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Title: The novel of liberal lament : reading identity in novels by Atwood, Coetzee, DeLillo, McEwan and Morrison in the period of liberal ascendancy (1989-2008)
Author: Lukey, Richard
ISNI:       0000 0004 9349 2226
Awarding Body: University of York
Current Institution: University of York
Date of Award: 2019
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This thesis interprets a corpus of five novels and identifies a genre called the novel of liberal lament. The protagonists of Ian McEwan’s Saturday (2005), Don DeLillo’s Falling Man (2007), Margaret Atwood’s The Robber Bride (1993), J.M. Coetzee’s Disgrace (1999) and Toni Morrison’s Paradise (1997) are all recognisably liberal figures facing the heterogeneity of the world. The period in which these novels are written is one I call the period of liberal ascendancy, in which liberalism increases its influence internationally, despite challenges to its value system. In order to investigate the novels’ engagement with liberalism in the period, this thesis develops and demonstrates a reading model. This model prescribes two related areas of attention. The first involves Bakhtin’s chronotope, which is defined in relation to his idea of dialogic identity formation. A close reading that concentrates on the time-spaces of the novels as sites of dialogic identity formation is followed by a consideration of the novels in light of Rawls’s concept of public reason. The Rawlsian concept of formal debate as the basis for a democracy provides a closer focus on specific forms of dialogue that are part of the liberal tradition’s political prescription for social construction. What emerges from the reading is a tension in liberalism in the period between what is achieved and what might have been achieved. The first part involves a historical dramatisation of a liberalism that is economically strong and interpersonally weak. The second part involves a lament for a liberalism that might instead have been economically weak and interpersonally strong. Just as classical liberal economics is ascendant in the period, the liberal tradition of debate fails, but the novels imagine ways in which reimagined forms of debate might have made liberalism more responsive to the complexity of the world in the period.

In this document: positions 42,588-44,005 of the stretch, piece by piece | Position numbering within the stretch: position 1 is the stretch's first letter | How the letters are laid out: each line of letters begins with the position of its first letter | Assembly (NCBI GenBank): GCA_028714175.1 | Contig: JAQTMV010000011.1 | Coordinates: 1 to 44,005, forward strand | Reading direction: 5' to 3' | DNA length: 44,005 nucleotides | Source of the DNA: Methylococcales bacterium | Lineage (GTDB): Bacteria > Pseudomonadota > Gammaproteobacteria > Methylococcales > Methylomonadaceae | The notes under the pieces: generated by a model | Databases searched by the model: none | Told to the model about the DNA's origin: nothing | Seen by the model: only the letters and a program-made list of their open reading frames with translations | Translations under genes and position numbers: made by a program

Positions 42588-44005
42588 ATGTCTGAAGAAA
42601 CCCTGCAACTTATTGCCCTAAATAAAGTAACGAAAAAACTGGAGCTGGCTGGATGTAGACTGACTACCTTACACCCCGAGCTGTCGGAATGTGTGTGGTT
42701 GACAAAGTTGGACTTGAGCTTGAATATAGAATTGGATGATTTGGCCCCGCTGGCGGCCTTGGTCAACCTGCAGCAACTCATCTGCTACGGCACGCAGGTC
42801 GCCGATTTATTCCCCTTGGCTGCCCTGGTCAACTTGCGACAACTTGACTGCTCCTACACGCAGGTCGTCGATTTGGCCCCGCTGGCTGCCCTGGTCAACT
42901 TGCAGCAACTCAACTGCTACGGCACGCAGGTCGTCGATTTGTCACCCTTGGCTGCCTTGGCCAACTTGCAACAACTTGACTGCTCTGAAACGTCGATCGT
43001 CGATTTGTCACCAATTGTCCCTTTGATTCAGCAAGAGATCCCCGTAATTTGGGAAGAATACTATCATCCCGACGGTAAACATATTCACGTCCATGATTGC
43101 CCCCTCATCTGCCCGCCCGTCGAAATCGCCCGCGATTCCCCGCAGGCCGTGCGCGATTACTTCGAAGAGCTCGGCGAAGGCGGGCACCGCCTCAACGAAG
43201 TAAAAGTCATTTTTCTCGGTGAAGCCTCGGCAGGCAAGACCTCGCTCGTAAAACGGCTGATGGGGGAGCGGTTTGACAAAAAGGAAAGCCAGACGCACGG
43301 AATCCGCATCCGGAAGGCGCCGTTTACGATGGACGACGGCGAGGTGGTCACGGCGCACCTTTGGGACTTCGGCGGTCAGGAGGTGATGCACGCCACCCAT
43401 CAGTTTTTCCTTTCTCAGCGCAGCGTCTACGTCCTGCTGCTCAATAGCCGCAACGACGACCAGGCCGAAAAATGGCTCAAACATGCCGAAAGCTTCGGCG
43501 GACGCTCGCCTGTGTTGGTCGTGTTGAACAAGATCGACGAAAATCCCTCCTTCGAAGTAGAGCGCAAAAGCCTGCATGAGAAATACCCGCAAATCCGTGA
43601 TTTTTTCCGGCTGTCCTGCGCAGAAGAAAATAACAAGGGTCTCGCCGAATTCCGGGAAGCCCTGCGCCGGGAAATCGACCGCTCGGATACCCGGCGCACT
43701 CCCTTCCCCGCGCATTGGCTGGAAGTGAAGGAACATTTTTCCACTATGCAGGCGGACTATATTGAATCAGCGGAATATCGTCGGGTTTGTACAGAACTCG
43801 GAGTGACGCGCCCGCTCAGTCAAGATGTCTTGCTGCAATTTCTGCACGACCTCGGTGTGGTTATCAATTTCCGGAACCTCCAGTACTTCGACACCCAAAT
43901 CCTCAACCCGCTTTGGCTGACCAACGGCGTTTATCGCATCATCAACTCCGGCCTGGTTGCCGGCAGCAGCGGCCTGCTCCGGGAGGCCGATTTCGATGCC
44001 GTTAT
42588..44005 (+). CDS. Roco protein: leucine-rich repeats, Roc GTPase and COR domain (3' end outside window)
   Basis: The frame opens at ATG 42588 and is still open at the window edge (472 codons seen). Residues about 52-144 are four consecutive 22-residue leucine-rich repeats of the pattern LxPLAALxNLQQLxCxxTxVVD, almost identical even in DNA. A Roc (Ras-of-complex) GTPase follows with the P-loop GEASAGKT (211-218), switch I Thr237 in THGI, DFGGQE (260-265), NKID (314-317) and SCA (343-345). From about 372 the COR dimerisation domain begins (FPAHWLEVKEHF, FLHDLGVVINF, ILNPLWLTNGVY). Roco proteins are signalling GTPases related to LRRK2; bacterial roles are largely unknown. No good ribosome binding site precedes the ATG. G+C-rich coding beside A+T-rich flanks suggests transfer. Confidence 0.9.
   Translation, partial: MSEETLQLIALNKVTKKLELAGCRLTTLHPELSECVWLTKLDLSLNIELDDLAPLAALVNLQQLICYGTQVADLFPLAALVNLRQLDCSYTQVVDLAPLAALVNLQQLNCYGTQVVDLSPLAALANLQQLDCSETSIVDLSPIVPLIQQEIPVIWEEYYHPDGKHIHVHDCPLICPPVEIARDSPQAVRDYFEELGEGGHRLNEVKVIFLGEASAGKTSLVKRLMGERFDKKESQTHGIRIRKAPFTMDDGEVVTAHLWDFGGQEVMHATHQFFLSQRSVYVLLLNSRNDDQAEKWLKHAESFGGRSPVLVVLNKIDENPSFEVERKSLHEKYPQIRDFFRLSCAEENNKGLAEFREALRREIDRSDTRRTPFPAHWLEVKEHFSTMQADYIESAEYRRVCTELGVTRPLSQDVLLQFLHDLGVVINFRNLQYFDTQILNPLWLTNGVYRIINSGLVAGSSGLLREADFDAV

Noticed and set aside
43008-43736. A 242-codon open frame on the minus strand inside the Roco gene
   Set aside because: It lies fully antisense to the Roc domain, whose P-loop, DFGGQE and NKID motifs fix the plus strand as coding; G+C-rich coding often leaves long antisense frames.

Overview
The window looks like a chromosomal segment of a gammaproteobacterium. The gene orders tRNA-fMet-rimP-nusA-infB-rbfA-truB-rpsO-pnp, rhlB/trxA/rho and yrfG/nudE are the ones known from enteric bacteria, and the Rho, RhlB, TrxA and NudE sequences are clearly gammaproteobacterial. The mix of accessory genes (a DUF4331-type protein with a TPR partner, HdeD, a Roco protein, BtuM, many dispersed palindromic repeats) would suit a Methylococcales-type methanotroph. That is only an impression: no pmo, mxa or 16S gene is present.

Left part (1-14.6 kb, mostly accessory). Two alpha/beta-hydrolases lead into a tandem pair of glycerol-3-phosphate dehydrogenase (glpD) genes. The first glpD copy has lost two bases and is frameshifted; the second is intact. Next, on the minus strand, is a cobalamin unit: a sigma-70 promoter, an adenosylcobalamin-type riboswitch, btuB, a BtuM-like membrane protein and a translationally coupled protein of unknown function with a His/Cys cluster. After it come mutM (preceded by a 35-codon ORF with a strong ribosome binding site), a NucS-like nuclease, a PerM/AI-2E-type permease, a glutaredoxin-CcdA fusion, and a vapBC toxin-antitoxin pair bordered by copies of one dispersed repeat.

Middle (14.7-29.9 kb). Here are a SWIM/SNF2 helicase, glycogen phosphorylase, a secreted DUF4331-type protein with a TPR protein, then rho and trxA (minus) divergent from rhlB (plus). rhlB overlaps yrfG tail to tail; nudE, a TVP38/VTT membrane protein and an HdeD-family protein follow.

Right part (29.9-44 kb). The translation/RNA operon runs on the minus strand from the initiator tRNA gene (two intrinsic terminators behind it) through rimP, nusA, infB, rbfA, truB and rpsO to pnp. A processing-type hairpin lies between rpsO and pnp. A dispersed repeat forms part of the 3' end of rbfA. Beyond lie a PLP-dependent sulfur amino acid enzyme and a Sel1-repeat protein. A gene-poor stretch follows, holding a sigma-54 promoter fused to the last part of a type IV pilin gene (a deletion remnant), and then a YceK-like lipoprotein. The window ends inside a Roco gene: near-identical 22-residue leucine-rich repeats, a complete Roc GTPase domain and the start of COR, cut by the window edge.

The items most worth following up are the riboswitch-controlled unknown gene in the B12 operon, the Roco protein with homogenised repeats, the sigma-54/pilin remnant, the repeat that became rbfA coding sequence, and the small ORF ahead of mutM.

Supervisor: Attwell, David Sponsor: Not available
Qualification Name: Thesis (Ph.D.) Qualification Level: Doctoral
EThOS ID:  DOI: Not available